Keep Judge Jeffrey Taylor

About Judge Jeffrey Taylor

Judge Jeff Taylor Fayette County

My Family

I have been married to my wife, Sarah Richey Taylor since 2012. We share three precious children, Henry (8), William (7), and Emma Kate (8 months). Being their “daddy” is the joy of my life. I am also dad to our dog, Lexie (15), who we consider our fourth, and sometimes most demanding, child.

My parents are Gary and Janet Taylor, formerly of Mt. Sterling. Both of my parents contracted COVID-19 in October 2020 and nearly died. My dad was hospitalized for 266 days and my mom for 90 days. Both were on and off a ventilator at the same time. They could not even be in the same room, so they passed notes back and forth through the staff and me. Their strong will, grit, and determination, along with many prayers, and fantastic nurses and doctors pulled them through. This is how they live their lives and how they raised me to live mine.

My brother, Matt Taylor, currently resides in Texas. Even though he is my “little brother”, he is one of my heroes. He proudly served our country with two tours in Iraq, earning battlefield metals for his selflessness and leadership in combat. He continues serving his community as an educator and basketball coach.

My in-laws, Mike and Susan Richey, of Anderson County, welcomed me into their family with open arms and treat me like their own son. They, along with my parents, are doting grandparents to our three children and their other grandchildren.


I lived my early years in Eastern Kentucky, Johns Creek to be exact. My summers in Pike County were spent with my grandparents and cousins playing backyard baseball, catching crawdads, fishing, roller skating, and just playing outside.

We later moved to Mt. Sterling, where my dad was a basketball coach and my mom was a teacher. I inherited my dad’s love of athletics, with basketball topping that list. Being part of a team made me a better person both on and off the court. I felt a responsibility to win, not only for myself, but for my teammates, my family, and my community. I worked day and night to get better, to be better. My hard work paid off and I was awarded a scholarship to play basketball at then NCAA Division II Randolph-Macon College in Virginia.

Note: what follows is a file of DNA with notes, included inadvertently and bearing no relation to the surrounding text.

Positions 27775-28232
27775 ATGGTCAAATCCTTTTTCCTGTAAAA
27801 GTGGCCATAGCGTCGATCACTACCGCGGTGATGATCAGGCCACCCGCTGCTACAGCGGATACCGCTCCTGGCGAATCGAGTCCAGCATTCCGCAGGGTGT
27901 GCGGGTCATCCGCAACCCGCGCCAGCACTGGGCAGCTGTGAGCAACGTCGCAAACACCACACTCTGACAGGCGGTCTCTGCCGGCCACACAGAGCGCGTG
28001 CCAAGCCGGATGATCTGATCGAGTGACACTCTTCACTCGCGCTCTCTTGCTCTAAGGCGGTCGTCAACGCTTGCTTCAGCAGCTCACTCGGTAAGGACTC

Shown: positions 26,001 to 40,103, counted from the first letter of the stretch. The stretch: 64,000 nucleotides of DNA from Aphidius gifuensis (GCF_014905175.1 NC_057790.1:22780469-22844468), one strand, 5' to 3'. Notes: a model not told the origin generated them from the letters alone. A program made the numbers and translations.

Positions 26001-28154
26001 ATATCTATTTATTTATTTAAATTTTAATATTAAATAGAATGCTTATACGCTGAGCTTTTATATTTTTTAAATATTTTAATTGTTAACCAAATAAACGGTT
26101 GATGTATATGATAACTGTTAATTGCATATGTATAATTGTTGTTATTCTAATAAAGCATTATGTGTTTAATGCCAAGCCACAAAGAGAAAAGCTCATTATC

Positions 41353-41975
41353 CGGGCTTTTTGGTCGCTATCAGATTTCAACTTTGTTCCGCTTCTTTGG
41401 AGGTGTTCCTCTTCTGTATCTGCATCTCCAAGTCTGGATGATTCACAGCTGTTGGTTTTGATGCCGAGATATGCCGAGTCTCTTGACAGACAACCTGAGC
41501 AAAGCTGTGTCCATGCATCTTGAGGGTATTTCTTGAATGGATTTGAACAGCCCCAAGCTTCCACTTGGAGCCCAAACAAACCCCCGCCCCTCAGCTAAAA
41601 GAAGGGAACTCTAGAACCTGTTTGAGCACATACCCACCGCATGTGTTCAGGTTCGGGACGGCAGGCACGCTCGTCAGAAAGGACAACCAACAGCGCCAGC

Moving to Virginia was exciting, however, I knew that I would have to work harder than ever before both in the classroom and on the hardwood. That I did. I am proud to say that I hold the team record for the most three pointers scored in a single season. We also played in two NCAA tournaments. More importantly, I earned my Bachelor’s degree in History and English and was accepted into law school at what is now the University of Illinois-Chicago.

Being a small-town boy in Chicago was an adjustment. My friend played for the White Sox, so watching his games helped me make it through the cold weather months in the Windy City. I was exposed to an abundance of Chicago’s culture, good pizza, and jazz/blues clubs. I was also challenged by many gifted students and professors. Never one to back down from a challenge, I strove to be better. My Trial Advocacy Professor, a Federal Judge, encouraged me to become a trial attorney. She felt I had the qualities that make a good litigator—genuineness, fair-mindedness, and good control of my emotions when rulings didn’t go my way or evidence was presented against me. I took her advice to heart.

After graduation, I moved to Lexington to begin my legal career. I found my way to Landrum & Shouse, LLP. It was the best job, hands down. I learned from so many talented trial attorneys before developing my own practice group and becoming a Partner in the firm. My work allowed me to travel the entire state, successfully trying many cases before jurors and judges in most counties of the Commonwealth. I have always felt that my years as a basketball player prepared me for my career as a trial attorney. While I have never been the smartest person in the courtroom, I have never been outworked or out-prepared. My motto has always been PITMOV, “Preparation Is The Mother of Victory”. Basketball taught me that.

This past year, my life came full circle when I became the coach of the Trinity Christian Academy high school boys’ basketball team. Basketball has been so good to me. I aim to give back to my athletes by teaching them to be committed, accountable, and productive, not just on the court but off. I think we are off to a good start. My players surprised me by attending my formal judicial investiture in January. It was unexpected but much appreciated. I cannot wait to get back at it next season. Go Titans!

Jeff Taylor Judge Fayette County KY

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